Alpine Introductions Course – Day Two 26/06/11

So day two began with me tossing and turning at about 6am. I woke up before my roommate Tim, and tried to tiptoe to the bathroom, but the hotel has the creakiest floors the world has ever seen, and I might as well have been operating a pneumatic drill. Following that I changed the contents of my rucksack about 29 times before making my way to breakfast, which was surprisingly good. We are still the only three (including the other course member Andreas) people staying in the hotel, and no word yet from Kelly apparently.

We meet our instructor Andy at about 8.30, and are taken to the boot room to choose ice-axes, helmets, crampon-friendly boots and crampons, and are soon on our way to our the next valley to the west, which will be the site of our glacier training. The car journey takes about half an hour, and it is the most glorious day imaginable, cloudless and windless, and hot, even here at 2,005m.

We commence our trek and I am laden down with the heaviest rucksack I think I have ever carried. I have about four hats, a helmet, an ice axe, crampons, two sets of heavy duty waterproofs, fleece, Primaloft jacket, four litres (yes really) of water, a camera that I wish I hadn’t bought, and all manner of suntan lotions, gloves, gaiters, and other stuff that just shouldn’t have been there. I think I even had two torches – why?

Anyway, after about half an hour of steep-ish and sweaty (temperature down in the valley today was 32C, I have no idea how warm it was for us) walking, I managed to fall over three times in succession trying to get up the same step, and fell backwards each time. My rucksack was just too heavy for me, and I am not used to anything like that weight – it must have been easily 40lbs or more.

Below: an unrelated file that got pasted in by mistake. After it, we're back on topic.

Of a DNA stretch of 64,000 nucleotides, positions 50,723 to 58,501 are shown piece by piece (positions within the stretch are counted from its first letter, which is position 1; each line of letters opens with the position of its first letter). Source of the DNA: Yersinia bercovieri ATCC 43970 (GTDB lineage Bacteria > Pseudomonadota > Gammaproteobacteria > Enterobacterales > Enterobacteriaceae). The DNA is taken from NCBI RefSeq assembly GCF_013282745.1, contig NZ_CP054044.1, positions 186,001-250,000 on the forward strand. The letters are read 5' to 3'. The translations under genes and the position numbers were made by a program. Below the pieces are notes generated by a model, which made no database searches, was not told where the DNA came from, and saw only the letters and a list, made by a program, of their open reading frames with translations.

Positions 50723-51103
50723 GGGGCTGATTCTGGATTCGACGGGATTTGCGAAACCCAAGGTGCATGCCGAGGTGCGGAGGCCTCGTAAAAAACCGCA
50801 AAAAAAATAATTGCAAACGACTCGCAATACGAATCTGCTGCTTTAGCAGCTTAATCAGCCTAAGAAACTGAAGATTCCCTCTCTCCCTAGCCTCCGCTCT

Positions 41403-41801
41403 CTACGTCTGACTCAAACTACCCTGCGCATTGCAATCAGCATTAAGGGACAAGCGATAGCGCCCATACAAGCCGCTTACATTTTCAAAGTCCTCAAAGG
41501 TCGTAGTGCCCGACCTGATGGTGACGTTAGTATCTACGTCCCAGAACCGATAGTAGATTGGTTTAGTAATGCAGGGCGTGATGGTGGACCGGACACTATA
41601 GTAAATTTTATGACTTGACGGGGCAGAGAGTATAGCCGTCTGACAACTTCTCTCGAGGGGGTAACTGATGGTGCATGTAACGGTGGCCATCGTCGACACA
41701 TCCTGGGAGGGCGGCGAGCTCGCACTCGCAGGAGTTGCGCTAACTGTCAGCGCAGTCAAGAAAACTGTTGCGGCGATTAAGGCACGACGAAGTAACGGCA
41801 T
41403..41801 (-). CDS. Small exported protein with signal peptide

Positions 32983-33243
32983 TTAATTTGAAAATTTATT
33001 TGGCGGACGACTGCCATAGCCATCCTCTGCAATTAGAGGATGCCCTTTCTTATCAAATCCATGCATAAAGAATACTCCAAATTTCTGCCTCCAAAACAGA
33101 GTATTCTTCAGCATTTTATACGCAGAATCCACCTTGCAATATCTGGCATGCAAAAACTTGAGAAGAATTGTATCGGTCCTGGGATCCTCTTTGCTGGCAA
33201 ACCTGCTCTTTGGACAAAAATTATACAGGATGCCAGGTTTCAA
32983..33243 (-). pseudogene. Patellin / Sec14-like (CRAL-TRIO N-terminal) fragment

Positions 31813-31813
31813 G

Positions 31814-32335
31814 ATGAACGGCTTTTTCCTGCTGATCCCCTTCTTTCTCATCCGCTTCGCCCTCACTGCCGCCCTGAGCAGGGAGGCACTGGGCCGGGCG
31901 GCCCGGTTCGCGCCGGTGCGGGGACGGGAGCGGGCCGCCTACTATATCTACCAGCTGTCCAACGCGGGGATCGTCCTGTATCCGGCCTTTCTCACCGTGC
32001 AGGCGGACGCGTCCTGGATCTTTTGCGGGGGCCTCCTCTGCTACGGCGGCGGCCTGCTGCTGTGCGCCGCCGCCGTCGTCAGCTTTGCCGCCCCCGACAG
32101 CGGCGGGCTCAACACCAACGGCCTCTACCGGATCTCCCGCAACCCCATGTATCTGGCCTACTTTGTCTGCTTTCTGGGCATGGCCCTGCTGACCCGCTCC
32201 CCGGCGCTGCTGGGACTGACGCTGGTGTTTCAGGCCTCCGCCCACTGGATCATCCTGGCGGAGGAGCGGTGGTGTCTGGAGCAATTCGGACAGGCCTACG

Walking towards my first glacier experience....

When we finally got to the glacier it was time to put all of the kit on. It was incredible how dramatically the temperature dropped. I went from sweating in just a T shirt, to having three layers on including a fleece, Primaloft jacket, and two pairs of gloves and still being cold. The wind flow apparently drops down the glacier in the mornings towards the valley floor, and it is one big glacier – as seen below:

Stepping onto the glacier for the first time, the crevasses are daunting.

We practiced all sorts of glacier travel, and it was fantastic, I loved it. It is very scary for the first time just hanging from a steep ice wall on a glacier supported by only the two front tips of your crampons and the tip of an ice-axe, but like all things you gain confidence from experience and practice.

My first test of digging crampons into an ice wall

We travelled a fair way up the glacier, learning about crevasses and how to avoid them, and then roping up for my first time ever. Learning just the knots to tie into was new to me – you use a double-threaded figure of eight, or something like that, if you are at the start or end of the line. We were out for about 7 hours all told, and I loved it.

We returned back to the hotel for a well-earned beer at about 5, to find that Kelly, presumed missing from last night, had arrived finally! She had been held up flying from Tenerife via London, and had got to the hotel at about 2pm. It was good to meet her, and we all laughed about the place looking like something out of The Shining again.

So tomorrow we are to do some climbing here in Arolla, which I am looking forward to a lot. Then we will trek to a mountain hut tomorrow afternoon and stay the night ready for an early morning ascent of a mountain called Pointe de Vouasson (3,390m) early on Tuesday. That is even more exciting – the peaks round here are spectacularly beautiful, and other than cable-car assisted ones, this will be my first ever peak in Switzerland. Happy days……

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